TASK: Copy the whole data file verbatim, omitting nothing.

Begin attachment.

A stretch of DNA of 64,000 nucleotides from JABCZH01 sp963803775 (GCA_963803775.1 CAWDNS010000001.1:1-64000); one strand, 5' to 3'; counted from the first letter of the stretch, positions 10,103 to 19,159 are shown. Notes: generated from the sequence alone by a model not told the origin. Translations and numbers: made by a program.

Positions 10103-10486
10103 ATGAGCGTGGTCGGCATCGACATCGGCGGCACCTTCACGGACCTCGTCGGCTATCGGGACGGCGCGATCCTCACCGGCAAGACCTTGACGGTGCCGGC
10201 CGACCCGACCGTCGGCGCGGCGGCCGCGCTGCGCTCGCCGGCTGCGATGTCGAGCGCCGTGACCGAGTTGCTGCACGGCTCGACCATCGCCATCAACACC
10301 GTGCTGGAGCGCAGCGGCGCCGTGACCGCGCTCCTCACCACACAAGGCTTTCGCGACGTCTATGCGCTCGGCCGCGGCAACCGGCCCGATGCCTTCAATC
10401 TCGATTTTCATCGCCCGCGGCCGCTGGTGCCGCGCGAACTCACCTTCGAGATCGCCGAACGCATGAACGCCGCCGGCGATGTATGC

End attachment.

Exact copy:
A stretch of DNA of 64,000 nucleotides from JABCZH01 sp963803775 (GCA_963803775.1 CAWDNS010000001.1:1-64000); one strand, 5' to 3'; counted from the first letter of the stretch, positions 10,103 to 19,159 are shown. Notes: generated from the sequence alone by a model not told the origin. Translations and numbers: made by a program.

Positions 10103-10486
10103 ATGAGCGTGGTCGGCATCGACATCGGCGGCACCTTCACGGACCTCGTCGGCTATCGGGACGGCGCGATCCTCACCGGCAAGACCTTGACGGTGCCGGC
10201 CGACCCGACCGTCGGCGCGGCGGCCGCGCTGCGCTCGCCGGCTGCGATGTCGAGCGCCGTGACCGAGTTGCTGCACGGCTCGACCATCGCCATCAACACC
10301 GTGCTGGAGCGCAGCGGCGCCGTGACCGCGCTCCTCACCACACAAGGCTTTCGCGACGTCTATGCGCTCGGCCGCGGCAACCGGCCCGATGCCTTCAATC
10401 TCGATTTTCATCGCCCGCGGCCGCTGGTGCCGCGCGAACTCACCTTCGAGATCGCCGAACGCATGAACGCCGCCGGCGATGTATGC